1885 3,331 110754112828530  
1895 7,318  4972561581,126237  
18966,56810,92560.1 5884271391,4785833,353 
1900 6,571  435362872,104   
1901 9,247  496352911,359   
19025,40710,07553.7 2452721001,2902863,214 
1905 10,247  113302 0   
1906 12,788  30127501,816 965 

Why then, despite these trends, did the relatively favorable wage situation for unskilled workers at Ashio turn down in the 1900s? A possible explanation lies in the fact that in the 1900s, Ashio was drawing labor from different areas than it had in the 1880s. By the 1900s, a labor supply base had materialized which could amply satisfy the needs of an operation the size of Ashio. In and around Ashio lived many people who were accustomed to working in the mine to supplement their income from farming, and in the four Hokuriku prefectures of Toyama, Niigata, Fukui, and Ishikawa, a recruiting network had been established to draw some of the 'surplus population' of these areas to Ashio as migrant labor1). This may well be the reason why, at least in regard to unskilled labor, Ashio wage levels came to resemble those of day laborers nationwide. The question has only been broached here; more research will be needed to provide a fuller explanation.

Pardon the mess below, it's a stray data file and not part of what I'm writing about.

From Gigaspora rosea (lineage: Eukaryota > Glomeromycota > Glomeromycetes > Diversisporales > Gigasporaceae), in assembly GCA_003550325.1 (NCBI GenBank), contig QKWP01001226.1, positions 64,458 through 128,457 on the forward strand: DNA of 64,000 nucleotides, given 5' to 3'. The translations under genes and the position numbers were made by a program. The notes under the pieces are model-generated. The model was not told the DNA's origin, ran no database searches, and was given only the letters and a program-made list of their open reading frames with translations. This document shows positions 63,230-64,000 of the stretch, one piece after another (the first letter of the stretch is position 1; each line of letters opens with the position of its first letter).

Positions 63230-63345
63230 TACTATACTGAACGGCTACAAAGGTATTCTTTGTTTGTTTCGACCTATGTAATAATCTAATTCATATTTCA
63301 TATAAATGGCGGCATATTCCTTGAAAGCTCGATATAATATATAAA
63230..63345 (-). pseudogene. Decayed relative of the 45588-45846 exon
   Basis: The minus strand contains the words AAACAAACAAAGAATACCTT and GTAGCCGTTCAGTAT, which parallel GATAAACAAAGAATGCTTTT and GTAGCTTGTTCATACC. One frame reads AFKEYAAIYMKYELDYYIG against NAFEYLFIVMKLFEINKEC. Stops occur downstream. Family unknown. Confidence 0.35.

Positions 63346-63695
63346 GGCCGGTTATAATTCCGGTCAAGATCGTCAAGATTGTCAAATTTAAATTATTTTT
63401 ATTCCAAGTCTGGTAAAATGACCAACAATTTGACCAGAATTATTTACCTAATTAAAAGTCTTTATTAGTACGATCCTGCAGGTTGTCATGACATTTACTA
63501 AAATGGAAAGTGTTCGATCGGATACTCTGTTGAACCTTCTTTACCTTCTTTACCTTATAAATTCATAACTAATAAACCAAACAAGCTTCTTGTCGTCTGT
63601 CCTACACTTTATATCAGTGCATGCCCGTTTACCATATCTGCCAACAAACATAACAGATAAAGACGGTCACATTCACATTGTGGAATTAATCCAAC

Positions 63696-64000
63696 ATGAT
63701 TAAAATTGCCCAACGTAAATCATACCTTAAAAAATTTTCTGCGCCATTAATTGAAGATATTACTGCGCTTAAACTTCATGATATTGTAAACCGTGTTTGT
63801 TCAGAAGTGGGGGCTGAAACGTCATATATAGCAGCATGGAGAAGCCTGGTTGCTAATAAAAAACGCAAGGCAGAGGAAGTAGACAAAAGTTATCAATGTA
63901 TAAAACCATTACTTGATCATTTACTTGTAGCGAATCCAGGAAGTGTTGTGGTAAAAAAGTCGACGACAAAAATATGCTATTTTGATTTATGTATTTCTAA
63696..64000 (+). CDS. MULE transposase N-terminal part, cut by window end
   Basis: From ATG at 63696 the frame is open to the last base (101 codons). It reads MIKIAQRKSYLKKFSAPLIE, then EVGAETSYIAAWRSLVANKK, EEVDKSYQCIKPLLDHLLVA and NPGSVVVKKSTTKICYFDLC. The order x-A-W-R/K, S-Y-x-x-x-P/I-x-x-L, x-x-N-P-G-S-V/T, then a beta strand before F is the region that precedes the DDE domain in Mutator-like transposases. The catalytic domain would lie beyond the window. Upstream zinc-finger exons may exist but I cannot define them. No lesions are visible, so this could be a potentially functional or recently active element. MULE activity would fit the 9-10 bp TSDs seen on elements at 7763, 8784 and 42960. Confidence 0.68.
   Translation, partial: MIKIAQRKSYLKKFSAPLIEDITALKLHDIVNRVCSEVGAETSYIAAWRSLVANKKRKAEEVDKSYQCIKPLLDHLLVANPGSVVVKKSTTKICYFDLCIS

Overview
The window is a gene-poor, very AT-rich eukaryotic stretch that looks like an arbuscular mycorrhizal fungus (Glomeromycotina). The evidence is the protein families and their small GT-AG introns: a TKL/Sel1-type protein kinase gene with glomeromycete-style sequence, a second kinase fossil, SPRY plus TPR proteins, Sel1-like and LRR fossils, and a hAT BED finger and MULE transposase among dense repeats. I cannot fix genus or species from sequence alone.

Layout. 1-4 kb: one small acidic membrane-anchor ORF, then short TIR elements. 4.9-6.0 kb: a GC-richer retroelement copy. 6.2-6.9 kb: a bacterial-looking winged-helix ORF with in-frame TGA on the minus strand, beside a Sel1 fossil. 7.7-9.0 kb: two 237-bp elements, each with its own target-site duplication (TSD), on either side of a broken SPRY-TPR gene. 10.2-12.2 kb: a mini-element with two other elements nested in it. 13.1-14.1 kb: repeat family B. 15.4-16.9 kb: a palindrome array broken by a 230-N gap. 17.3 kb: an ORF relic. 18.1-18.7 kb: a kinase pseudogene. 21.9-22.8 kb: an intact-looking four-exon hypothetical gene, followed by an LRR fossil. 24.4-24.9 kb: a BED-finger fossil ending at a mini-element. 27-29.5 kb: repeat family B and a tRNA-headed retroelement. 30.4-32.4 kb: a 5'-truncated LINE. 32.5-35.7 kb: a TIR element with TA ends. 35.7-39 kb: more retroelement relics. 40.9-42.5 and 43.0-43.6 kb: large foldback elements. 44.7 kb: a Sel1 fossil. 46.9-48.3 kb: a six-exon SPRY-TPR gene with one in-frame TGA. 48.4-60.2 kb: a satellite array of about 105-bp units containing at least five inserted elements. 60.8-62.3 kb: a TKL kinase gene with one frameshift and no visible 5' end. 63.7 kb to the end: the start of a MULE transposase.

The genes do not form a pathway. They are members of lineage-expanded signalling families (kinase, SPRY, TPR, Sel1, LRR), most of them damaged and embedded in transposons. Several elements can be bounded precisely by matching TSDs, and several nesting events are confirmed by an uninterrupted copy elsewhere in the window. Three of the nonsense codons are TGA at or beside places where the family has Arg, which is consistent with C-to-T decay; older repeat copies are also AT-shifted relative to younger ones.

1) See chapter 2 appendix 1.

Translated by Terry Boardman

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Edited by Andrew Gordoon, translated by Terry Boardman and A. Gordon

The Ashio Riot of 1907:A Social History of Mining in Japan
Duke University Press, Dec. 1997